The world is grappling with an unprecedented health crisis that has triggered the worst economic recession of the century. Be it manufacturing, supply chain, exports or project execution, the entire business ecosystem experienced a sudden collapse. Energy demand, which is directly linked to economic activity, also contracted. But not surprisingly, the great lockdown had a more dramatic impact on oil demand than electricity. For instance in the UK, the electricity consumption is down by around 13%, while oil demand could have roughly decreased by half.

Due to lower demand, many power systems across the globe are suddenly dealing with the highest ever proportion of renewable energy in the power mix. This has inadvertently given energy systems a real scenario to test and develop a playbook for more resilient grid integration of intermittent sources of power such as solar and wind. On the other hand, the lower demand combined with the price war among OPEC+ constituents sent Brent oil crashing to much lower levels than the break-even price of $30. This has altered oil economics.

Market is warming up to the risk of climate change in asset pricing, although slowly

Investments in carbon assets such as oil, gas and coal, worth more than $2 trillion, face a transition risk where they can become stranded assets. In economics, stranded assets are assets which before the end of their economic life are unable to generate the desired returns due to shift towards a low-carbon economy. Several coal power companies such as Murray Energy have declared bankruptcies in the last few years driven by transition risk. But comparatively, oil and gas investments have remained safer so far.

American economist Joseph Stiglitz, among others, has argued that prices of carbon assets are markedly wrong, which poses the risk of causing a financial crisis. The market has started acknowledging this risk, although slowly. Even before the crisis, many investors had started to reject the investment case for oil. However, the turmoil in the oil market has accelerated that process. Several oil drillers are already staring at bankruptcies. The larger oil companies will survive for now but have shelved new investment plans and are coming to terms with the new reality.

Separately, a lot of investment in the stocks of oil and gas companies happened due to passive investing where fund managers replicate an index, say FTSE100, by investing in its constituents. The share of fossil fuel companies in the major equity indices is at its all-time low now and it is likely that many fund managers who dumped such stocks in the current crisis may never return to carbon investing again. Consequently, and other things being equal, any recovery in the broader equity market may not translate into similar gains in the stocks of oil and gas companies. Further, the institutional investors who, with more than $70 trillion in assets, serve as a key source of capital for the equity and debt markets are increasingly adopting sustainable investment practices.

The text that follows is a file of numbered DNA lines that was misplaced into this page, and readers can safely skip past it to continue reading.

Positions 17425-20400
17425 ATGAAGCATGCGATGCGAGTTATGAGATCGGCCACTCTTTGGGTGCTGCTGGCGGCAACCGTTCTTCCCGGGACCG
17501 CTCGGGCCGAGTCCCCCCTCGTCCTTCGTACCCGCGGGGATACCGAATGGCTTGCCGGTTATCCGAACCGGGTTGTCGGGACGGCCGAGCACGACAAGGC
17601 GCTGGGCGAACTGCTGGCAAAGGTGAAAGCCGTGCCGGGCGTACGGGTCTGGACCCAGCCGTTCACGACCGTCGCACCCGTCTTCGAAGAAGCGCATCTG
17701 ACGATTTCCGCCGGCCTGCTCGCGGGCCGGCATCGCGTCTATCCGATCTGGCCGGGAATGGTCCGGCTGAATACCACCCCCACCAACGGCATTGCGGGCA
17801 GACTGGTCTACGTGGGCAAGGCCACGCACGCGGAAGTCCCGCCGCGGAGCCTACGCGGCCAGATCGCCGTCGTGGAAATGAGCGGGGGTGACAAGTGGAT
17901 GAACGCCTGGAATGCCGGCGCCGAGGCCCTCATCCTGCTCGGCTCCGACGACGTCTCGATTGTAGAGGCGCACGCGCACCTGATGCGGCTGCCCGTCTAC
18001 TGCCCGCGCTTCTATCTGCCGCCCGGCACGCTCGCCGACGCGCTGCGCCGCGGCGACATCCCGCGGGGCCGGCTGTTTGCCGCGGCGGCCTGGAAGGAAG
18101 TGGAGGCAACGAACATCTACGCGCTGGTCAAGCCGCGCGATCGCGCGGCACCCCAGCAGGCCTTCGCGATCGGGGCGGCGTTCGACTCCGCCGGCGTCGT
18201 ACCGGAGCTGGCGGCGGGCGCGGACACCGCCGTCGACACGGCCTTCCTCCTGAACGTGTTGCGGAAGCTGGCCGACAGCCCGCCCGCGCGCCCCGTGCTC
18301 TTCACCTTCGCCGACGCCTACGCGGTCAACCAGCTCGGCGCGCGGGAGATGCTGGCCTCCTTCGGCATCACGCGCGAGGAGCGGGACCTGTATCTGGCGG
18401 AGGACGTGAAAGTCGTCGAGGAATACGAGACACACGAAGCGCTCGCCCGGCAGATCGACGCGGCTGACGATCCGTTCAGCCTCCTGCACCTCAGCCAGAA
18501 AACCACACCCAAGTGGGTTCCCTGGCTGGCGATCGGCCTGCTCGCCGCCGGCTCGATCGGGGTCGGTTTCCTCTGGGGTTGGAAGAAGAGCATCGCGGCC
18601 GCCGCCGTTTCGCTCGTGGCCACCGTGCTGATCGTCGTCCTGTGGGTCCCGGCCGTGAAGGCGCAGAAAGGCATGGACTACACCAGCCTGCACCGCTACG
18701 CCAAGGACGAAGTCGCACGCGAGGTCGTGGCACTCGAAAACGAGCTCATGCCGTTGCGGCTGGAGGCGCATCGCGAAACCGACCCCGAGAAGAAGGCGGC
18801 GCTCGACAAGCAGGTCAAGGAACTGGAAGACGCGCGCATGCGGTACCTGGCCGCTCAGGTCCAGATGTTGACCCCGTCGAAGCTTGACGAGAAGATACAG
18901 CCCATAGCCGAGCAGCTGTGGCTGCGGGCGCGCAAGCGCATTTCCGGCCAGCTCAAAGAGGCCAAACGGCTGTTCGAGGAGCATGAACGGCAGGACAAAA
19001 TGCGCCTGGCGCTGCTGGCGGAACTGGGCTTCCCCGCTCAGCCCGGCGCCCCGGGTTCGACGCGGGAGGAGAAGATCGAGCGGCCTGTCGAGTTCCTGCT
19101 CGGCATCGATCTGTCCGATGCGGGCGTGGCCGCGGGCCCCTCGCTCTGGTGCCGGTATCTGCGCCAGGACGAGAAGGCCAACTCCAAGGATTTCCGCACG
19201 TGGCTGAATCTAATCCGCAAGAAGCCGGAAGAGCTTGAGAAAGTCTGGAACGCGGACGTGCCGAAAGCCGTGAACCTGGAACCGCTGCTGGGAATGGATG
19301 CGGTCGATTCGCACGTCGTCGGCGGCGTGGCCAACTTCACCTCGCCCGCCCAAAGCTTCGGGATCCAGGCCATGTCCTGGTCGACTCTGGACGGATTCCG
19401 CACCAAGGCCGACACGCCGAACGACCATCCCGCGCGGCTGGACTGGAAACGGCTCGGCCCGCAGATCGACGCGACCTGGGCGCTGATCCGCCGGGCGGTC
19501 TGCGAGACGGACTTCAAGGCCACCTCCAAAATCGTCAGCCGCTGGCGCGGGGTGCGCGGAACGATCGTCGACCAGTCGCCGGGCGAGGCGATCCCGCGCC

The millennial attitude towards climate change is different

The people born between 1981 and 1996 are already the largest age group in the workforce and soon may be the largest voter group in the US and many other democracies. Several surveys in the last few years have revealed a generation gap on issues such as climate change. One such survey found that around three-quarters of millennials consider climate change a threat. While most Democrats are known to support measures for climate change adaptation and mitigation, another survey revealed that even millennial Republicans hold more liberal views on climate change than most Republicans currently in office. According to the International Energy Agency, around 70% of investments in renewable energy is directly or indirectly driven by governments. As millennials start playing a more decisive role in policymaking in the coming decade, the action on climate change may intensify.

The parallel shifts in renewable energy and energy efficiency will continue

Energy transition, characterised by more renewable energy generation, higher adoption of energy efficiency and cleaner transportation, could be delayed but not derailed by the Covid crisis. The supply chain and project execution of renewable energy projects have been hit hard due to lockdowns in key geographies. Extending commissioning deadlines, enabling cheaper financing and facilitating currency hedging in developing markets amidst a strengthening dollar will help resolve many supply side issues in renewables.

The power sector remains more resilient to the crisis than most other sectors of the economy, particularly on the demand side. And within the power sector, renewable energy will remain competitive. Irrespective of the shape of the global economic recovery, bigger bets on sustainable energy now will act as a stimulus for the wider economy.

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Notes:

  • This blog post expresses the views of its author(s), not the position of LSE Business Review or the London School of Economics.
  • Featured image by Aniek Wessel on Unsplash
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Arsalan Ali Farooquee is an investment professional in sustainable energy. He was earlier part of the starting team at an innovative financial institution in India, cKers Finance, which grew to make several project finance and venture debt investments in emerging cleantech segments such as rooftop solar, energy efficiency and energy access. He handled the end-to-end deal cycle from origination, structuring and due diligence to execution. Prior to cKers Finance, he advised government agencies in India on renewable energy finance and policy. Arsalan is also an agenda contributor at the World Economic Forum.